The Dandelion: Strong Medicine for Social Justice

Dandelion Blues II by S. Robinson
Dandelion Blues II by S. Robinson (Wikimedia Commons)

As the homestretch of the new federal administration’s first 100 days  and the warmth of a rising spring approaches, I am reflecting on a few interesting connections I’ve stumbled across recently between Dandelion and and the pursuit of social justice. But before I share those with you all, I want to address a question which may rise in many readers’ minds — why bring politics into an herbal blog?

Because herbalism IS political. Our very medicine depends on access to clean air & water, on healthy land for our beloved medicinal plants to grow, on access to health care, on decolonizing Western herbalism, on addressing issues of appropriation within our practices, on using herbalism to care for the underserved and oppressed. And so, it is with that in my heart & mind that I bring you an admittedly unabashedly political look at one of our most common plant allies: the Dandelion.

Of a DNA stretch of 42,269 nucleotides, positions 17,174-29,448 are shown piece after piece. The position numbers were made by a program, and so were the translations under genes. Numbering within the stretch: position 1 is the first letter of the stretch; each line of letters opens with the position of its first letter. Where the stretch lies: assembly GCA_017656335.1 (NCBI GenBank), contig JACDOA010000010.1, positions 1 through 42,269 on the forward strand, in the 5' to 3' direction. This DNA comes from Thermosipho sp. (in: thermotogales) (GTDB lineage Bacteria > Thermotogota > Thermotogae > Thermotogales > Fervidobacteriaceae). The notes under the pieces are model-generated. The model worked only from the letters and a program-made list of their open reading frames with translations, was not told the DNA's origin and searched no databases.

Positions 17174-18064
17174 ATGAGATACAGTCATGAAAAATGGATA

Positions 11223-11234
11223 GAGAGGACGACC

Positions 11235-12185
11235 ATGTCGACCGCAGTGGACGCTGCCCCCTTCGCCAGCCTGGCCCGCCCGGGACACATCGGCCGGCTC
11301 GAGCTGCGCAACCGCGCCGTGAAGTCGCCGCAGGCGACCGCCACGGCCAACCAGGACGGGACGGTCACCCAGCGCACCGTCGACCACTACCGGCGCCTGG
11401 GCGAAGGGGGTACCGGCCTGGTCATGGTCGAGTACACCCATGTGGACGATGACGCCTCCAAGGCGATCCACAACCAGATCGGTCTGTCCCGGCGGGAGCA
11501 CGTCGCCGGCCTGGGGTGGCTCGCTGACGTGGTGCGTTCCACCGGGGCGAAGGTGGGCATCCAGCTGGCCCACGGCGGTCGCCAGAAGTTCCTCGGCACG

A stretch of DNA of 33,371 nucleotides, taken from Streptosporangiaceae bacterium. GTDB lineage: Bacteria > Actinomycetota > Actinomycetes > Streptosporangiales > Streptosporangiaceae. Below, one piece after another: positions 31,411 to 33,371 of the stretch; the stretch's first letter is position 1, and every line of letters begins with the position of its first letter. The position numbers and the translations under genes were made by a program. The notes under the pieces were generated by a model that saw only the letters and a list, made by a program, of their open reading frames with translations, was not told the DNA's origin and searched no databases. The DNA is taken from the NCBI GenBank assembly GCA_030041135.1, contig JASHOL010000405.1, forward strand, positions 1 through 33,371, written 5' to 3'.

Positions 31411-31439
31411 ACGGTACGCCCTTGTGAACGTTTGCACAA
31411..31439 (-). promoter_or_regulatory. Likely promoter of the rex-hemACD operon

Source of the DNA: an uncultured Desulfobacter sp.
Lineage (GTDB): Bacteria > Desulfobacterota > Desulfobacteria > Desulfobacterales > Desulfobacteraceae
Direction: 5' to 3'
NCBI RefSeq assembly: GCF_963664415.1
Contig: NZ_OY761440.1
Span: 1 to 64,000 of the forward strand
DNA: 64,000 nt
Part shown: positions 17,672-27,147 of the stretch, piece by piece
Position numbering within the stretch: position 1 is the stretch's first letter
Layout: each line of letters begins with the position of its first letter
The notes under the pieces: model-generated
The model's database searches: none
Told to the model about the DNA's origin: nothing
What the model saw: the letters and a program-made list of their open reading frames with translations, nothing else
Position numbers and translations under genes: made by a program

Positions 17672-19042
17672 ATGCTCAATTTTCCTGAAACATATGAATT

With award-winning books and documentaries like The New Jim Crow by Michelle Alexander and 13th by Ava DuVernay, the horrors of the prison-industrial complex in the age of mass incarceration are being drawn further into the harsh light of day. I recently became aware of the work of Dana Woodruff, the owner of Dandelioness Herbals, a community herbalist who sees plant medicine and social justice as inseparably intertwined. An interesting interview with her is available here.

In the interview, she refers to a story about Dandelion making a memorable appearance on her path while she was engaged in prison ministry work – attempting to get information, resources, & supplies about herbal medicine and medicinal foods into prisons in her area. She had this to say about Dandelion and the pursuit of social justice: “The powers that be may try to keep us separated by systematic divisions like racism and classism – or with literal concrete walls and barbed wire, but they can’t keep fierce, persistent, and abundant dandelion seeds from blowing right through those fences.” She believes deeply in a strong connection between not just Dandelion, but the whole of the practice of herbalism, and the major social justice causes of this age.